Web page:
CARS are one of Axel Pannes’ passions, with another being aeroplanes. In fact, the 42-yearold German almost became a pilot with Lufthansa, but he was deemed too tall for the job (he stands at 1.98m).
I always found it more interesting to build markets.
CARS are one of Axel Pannes’ passions, with another being aeroplanes. In fact, the 42-yearold German almost became a pilot with Lufthansa, but he was deemed too tall for the job (he stands at 1.98m). His passion for cars goes back a long way – as a young boy, he attended every Frankfurt Motor Show he could. One of the things he got was a poster of a BMW 850i, which had pride of place on his bedroom wall. Axel joined BMW in 2002. He has worked on many projects since then, which included in-house consulting for the BMW Group and a stint in the Bespoke customisation division of Rolls-Royce Motor Cars. As the head of BMW Asia, he’s in charge of 14 incredibly diverse markets, from the fledgling (such as Myanmar) to the developed (such as Singapore and Brunei).
Would you say your current role is your toughest one so far?
I wouldn’t say this has been my most challenging role, but it’s interesting, for sure. A challenging job would be when I returned to Munich from Rolls-Royce to work on retail development. It was right in the middle of a financial crisis, and I was tasked by the board of directors to find ways to support our dealers. Every six weeks, I had to report to the board, and I didn’t know when the financial crisis would end. I was part of the BMW inner circle where toplevel projects were discussed, and I felt a lot of pressure to do my best for the company.
What’s the most interesting aspect of working in BMW Asia?
For me, the greatest opportunity here is to really get into Asian cultures and understand the markets. In my 6½ years in Munich, I got to travel to many of the markets I’m in charge of now, but it was only for a few weeks at a time. We just opened a BMW showroom in Myanmar, one of the most fascinating places I’ve been to so far. I always found it more interesting to build markets – it’s something I won’t be able to do in mature markets like Germany, the USA or the UK, where you’re fighting for every last unit.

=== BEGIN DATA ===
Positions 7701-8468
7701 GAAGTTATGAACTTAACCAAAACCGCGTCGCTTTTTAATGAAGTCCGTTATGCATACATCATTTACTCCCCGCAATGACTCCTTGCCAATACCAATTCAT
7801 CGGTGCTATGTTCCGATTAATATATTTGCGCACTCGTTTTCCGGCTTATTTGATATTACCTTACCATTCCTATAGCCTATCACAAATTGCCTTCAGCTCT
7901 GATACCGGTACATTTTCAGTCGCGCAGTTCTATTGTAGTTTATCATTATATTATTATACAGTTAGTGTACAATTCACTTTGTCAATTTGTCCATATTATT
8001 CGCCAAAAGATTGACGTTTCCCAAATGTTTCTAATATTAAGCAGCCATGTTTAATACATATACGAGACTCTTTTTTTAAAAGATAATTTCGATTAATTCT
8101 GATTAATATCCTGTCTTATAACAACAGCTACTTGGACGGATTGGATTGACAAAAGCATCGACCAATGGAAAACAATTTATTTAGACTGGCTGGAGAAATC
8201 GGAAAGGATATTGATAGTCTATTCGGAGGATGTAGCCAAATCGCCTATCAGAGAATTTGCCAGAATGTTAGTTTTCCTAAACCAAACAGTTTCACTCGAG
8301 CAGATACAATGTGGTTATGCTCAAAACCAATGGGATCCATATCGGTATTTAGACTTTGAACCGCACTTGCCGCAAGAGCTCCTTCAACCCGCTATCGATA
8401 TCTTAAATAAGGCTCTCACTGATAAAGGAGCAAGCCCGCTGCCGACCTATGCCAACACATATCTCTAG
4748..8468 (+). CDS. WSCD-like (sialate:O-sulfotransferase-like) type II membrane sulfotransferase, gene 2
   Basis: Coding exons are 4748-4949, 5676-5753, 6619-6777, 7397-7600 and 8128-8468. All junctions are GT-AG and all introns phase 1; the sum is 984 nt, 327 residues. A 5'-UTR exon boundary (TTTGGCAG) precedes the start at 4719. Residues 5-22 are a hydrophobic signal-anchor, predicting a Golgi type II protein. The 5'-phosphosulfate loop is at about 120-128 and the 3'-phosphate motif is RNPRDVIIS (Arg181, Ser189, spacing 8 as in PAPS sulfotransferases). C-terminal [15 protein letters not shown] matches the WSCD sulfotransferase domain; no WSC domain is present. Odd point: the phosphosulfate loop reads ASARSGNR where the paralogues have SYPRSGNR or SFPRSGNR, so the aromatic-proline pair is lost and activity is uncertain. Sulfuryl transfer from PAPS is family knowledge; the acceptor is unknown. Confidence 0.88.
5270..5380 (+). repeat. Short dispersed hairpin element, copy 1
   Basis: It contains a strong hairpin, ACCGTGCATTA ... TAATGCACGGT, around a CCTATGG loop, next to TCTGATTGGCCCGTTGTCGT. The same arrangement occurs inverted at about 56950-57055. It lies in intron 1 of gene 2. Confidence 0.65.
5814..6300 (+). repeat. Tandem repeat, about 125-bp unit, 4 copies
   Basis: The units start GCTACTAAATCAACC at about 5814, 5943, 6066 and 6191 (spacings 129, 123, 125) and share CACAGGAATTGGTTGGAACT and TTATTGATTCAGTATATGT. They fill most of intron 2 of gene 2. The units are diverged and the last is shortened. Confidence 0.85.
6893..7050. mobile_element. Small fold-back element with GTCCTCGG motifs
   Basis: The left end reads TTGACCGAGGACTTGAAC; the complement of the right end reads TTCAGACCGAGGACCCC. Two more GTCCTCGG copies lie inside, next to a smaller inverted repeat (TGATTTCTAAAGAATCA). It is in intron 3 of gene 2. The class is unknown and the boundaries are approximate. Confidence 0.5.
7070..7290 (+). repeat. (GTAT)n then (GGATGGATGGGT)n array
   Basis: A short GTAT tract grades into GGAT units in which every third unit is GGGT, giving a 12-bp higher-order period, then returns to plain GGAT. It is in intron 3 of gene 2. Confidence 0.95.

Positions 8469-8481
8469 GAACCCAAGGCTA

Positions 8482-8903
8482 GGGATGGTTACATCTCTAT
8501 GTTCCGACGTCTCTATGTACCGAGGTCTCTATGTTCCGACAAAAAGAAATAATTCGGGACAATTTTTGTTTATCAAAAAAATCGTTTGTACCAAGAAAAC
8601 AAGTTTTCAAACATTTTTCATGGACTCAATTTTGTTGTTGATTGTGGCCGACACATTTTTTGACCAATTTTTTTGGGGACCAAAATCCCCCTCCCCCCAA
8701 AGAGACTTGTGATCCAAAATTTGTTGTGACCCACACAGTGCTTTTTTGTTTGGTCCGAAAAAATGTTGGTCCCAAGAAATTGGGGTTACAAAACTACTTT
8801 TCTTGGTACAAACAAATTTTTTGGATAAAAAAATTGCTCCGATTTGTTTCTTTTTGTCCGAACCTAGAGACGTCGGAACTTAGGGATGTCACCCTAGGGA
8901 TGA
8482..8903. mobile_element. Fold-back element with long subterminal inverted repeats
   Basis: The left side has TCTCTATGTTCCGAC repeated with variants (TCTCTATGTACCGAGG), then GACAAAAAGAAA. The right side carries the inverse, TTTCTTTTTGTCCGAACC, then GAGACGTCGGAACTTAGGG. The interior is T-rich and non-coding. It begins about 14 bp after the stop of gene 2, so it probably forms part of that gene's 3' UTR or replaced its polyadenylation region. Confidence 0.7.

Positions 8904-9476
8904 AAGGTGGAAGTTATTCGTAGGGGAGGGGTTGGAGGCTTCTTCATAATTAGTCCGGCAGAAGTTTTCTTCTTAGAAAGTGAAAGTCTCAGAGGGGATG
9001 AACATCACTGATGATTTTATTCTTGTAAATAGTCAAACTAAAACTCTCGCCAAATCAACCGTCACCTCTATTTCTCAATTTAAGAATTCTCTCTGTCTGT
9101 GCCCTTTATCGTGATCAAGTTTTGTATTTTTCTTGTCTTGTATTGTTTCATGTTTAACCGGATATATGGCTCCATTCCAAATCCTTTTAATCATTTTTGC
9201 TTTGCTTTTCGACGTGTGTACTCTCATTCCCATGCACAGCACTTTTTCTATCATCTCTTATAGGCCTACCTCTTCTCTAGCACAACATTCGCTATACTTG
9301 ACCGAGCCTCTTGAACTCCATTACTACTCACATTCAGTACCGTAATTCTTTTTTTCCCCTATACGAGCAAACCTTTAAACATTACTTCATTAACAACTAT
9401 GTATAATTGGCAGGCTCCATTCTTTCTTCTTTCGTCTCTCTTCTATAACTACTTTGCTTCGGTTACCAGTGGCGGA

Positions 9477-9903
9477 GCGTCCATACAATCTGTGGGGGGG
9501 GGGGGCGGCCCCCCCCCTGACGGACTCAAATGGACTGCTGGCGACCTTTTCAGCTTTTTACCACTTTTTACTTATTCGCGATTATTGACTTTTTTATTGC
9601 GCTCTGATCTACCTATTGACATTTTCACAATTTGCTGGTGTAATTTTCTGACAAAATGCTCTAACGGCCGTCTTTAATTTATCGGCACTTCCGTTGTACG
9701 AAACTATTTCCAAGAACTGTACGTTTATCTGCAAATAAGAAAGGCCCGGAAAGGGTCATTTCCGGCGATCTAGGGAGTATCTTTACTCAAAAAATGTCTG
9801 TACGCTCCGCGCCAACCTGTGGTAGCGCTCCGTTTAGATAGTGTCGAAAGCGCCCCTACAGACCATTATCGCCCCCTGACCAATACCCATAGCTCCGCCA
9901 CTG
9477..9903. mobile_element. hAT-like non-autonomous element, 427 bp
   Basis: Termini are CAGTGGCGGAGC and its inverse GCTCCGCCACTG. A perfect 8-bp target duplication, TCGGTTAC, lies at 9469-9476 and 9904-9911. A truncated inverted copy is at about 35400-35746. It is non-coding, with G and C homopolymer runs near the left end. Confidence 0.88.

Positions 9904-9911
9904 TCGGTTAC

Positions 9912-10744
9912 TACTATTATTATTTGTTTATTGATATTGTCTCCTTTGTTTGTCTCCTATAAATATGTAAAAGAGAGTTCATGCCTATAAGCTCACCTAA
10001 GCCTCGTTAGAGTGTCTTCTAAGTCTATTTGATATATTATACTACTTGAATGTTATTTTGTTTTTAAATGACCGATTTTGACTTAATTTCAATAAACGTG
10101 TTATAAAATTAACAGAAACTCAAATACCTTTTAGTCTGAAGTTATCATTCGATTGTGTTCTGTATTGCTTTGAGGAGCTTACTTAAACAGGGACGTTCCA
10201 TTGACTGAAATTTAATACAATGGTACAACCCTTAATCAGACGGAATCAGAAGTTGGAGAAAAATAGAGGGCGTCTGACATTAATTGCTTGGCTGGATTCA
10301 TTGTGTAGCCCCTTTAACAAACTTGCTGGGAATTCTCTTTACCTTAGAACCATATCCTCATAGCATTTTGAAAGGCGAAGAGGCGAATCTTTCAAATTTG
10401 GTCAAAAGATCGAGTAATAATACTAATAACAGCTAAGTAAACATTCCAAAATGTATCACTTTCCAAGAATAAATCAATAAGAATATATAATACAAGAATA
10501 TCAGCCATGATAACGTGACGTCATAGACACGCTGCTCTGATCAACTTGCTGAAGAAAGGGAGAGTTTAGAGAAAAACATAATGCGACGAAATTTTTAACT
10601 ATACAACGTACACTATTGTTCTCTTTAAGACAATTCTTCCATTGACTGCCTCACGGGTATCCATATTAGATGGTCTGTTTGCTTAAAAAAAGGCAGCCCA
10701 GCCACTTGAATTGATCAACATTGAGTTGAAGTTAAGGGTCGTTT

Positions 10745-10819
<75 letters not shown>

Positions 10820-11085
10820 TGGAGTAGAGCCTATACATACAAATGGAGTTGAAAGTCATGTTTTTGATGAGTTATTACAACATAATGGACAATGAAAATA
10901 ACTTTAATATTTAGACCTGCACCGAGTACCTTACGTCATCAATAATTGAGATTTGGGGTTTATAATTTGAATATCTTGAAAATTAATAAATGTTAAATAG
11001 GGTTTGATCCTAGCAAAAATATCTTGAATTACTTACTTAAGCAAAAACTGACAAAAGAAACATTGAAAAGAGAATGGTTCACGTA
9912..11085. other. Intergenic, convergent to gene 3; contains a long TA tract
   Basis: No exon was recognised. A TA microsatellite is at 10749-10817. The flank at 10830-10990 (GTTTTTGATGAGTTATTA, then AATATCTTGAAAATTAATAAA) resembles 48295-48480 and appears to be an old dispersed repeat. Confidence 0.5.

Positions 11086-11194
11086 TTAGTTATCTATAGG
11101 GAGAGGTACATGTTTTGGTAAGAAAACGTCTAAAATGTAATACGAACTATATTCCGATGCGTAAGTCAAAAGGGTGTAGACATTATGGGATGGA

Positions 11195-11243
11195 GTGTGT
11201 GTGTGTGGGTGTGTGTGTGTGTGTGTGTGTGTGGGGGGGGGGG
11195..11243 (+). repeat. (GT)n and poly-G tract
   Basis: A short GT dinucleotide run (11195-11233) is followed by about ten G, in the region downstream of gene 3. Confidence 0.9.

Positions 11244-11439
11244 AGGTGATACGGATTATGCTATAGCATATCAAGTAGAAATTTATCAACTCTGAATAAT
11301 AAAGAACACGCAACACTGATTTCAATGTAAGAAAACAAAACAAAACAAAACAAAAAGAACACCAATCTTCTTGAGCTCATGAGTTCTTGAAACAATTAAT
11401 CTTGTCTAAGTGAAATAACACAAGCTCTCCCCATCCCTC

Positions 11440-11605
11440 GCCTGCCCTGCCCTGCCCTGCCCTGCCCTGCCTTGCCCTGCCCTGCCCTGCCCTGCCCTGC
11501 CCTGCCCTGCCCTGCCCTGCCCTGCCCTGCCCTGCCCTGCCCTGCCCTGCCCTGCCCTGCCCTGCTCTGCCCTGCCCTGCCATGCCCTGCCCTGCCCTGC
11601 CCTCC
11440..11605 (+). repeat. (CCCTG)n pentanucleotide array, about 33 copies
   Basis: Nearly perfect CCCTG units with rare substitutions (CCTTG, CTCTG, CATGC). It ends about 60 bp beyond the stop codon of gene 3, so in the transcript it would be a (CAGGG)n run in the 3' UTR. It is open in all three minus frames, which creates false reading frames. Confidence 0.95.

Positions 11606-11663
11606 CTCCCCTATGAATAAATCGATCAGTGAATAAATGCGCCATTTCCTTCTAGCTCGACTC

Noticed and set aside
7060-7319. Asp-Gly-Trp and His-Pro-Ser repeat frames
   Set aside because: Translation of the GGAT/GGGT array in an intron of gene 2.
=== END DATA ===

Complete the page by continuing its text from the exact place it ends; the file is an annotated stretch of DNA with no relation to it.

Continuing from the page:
Is it easier or harder to sell BMWs in developing countries?
It’s actually a bit of both. Many people know of BMW – it’s the most desirable automaker in Asia. Even if you go to new markets like Myanmar, people know about BMW, and there’s excitement because, now, customers are able to buy a BMW through offi cial channels. On the other hand, they don’t know much about the cars themselves, and you have other problems such as fuel quality issues and government legislation, which might make selling cars diffi cult.
One of Axel’s favourite BMWs is the Z8, a retro-styled roadster, of which only about 5700 units were produced.
What’s your take on Singapore’s motor trade?
I think what the whole automotive industry needs is to focus on customer relationships, as I think it concentrated too much on product in the past, especially since cars are becoming more and more similar. You have premium cars and mass-market cars, but if you were to buy a Toyota, Kia or VW, the quality is very similar to that of a premium car. So where is the diff erence? The diff erence is brand immersion, but even more important is customer service.
Do you think a high level of technology in cars is important to buyers in emerging markets?
What you see in modern emerging markets is that they don’t develop in the same ways as mature markets of today did, as they skip the in-between stages. Take the example of Myanmar. I just read that until just last year, a SIM card cost US$12,000. Then the government there liberalised the market, and now it costs US$1.50. So the country went from everyone not having a mobile phone to everyone having a smartphone. In emerging markets, customers read about the latest technologies and they want to have it in their cars. What some car companies have done in the past is to take older models and bring them to emerging markets, where they’re not successful because the people there want the latest models, too. It’s a combination of getting them used to our technology and letting them see the advantages of our cars.